While I think the show was very visually interesting, with really expressive animation which is something you don’t usually see in anime, I had a lot of smaller problems that kept distracting me. And for the most part, it was the writing. Not the writing as in how the story was written, but how people wrote in the story.
A large part of the story is shown through a chatroom. And while there was most certainly a lot of interesting dialogue and themes expressed through this chat, I was always distracted by how fast everyone wrote. To the point where it often felt unnatural and confusing. In the real world, chat rooms are very slow. You write over each other, you’ll take 5 minutes to perfect two sentences so that no one misunderstands it and it all just takes so much time. At least from my experience. But here, it feels exactly like a normal conversation, where the texts come right after each other making it very easy to follow along. That might sound fine, and I might be the only person who found this annoying. But for a story that is so realistic (aside from all the urban legends), it felt very unrealistic. That and Celty’s confusing phone-writing, where it often wouldn’t make sense for a character to understand her, often made me distracted.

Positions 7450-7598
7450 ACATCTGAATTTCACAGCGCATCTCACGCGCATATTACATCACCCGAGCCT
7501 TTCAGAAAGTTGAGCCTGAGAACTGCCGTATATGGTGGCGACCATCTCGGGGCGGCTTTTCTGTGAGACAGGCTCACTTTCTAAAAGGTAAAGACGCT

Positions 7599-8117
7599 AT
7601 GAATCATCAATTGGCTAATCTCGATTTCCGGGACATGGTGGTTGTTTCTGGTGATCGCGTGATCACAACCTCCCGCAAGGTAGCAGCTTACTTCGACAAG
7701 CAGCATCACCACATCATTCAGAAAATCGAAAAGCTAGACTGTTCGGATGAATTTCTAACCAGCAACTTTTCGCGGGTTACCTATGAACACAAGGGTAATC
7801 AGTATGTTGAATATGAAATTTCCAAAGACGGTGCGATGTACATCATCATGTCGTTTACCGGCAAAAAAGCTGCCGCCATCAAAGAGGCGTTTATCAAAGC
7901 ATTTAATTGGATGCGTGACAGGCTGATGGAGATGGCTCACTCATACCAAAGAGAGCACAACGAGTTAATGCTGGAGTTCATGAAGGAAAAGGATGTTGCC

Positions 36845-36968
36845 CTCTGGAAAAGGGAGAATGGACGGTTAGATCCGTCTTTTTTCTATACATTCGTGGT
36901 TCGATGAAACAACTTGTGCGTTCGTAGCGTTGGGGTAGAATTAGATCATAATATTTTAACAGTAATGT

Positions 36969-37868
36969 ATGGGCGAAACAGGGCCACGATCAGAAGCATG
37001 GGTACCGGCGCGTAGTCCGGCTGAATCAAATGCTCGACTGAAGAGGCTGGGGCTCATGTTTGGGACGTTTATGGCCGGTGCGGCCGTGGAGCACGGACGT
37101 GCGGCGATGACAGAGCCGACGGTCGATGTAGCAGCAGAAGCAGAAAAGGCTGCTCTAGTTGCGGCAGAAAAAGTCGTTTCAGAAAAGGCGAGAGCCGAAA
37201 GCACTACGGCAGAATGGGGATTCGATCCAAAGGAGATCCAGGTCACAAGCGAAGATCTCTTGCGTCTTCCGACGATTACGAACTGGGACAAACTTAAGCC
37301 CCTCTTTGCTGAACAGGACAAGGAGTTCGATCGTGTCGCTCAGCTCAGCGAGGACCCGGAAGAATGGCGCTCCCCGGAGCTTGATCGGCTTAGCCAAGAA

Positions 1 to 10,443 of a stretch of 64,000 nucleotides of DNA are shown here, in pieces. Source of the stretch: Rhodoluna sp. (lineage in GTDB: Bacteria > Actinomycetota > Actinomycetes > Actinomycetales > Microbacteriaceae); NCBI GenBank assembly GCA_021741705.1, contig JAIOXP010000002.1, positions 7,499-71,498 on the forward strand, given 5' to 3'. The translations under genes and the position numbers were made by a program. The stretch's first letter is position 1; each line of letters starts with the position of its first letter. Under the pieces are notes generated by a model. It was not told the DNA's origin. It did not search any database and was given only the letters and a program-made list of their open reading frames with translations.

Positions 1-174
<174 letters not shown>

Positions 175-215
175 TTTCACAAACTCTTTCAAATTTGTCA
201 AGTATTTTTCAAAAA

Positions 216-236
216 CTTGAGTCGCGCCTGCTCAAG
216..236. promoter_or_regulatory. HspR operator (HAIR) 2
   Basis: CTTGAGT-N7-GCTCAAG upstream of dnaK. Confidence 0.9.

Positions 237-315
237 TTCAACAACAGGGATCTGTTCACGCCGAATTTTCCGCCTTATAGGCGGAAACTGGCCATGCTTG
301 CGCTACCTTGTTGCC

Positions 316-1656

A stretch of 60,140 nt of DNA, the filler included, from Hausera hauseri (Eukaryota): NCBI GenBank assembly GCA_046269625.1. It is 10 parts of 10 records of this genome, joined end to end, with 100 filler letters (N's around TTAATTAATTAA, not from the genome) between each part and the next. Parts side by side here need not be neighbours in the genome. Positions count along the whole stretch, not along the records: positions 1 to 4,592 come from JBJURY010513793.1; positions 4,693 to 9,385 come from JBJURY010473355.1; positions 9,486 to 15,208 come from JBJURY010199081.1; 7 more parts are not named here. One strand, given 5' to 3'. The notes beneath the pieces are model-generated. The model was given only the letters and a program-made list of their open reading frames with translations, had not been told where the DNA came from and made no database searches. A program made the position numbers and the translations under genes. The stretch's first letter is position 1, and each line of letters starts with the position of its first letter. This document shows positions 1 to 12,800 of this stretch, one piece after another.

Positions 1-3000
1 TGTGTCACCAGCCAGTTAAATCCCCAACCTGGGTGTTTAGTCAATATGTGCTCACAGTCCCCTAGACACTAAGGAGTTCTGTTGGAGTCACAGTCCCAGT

I don’t know, I have a hard time with this show. I can tell that it has some great writing in there, I really do. But for every interesting line or theme being brought up, there was another background character that would distract me or a really long text message being written in seconds.
I know my problems might sound too small to really care about. But I can’t say that I could really appreciate what the series had. At least to the extent that I thought I would.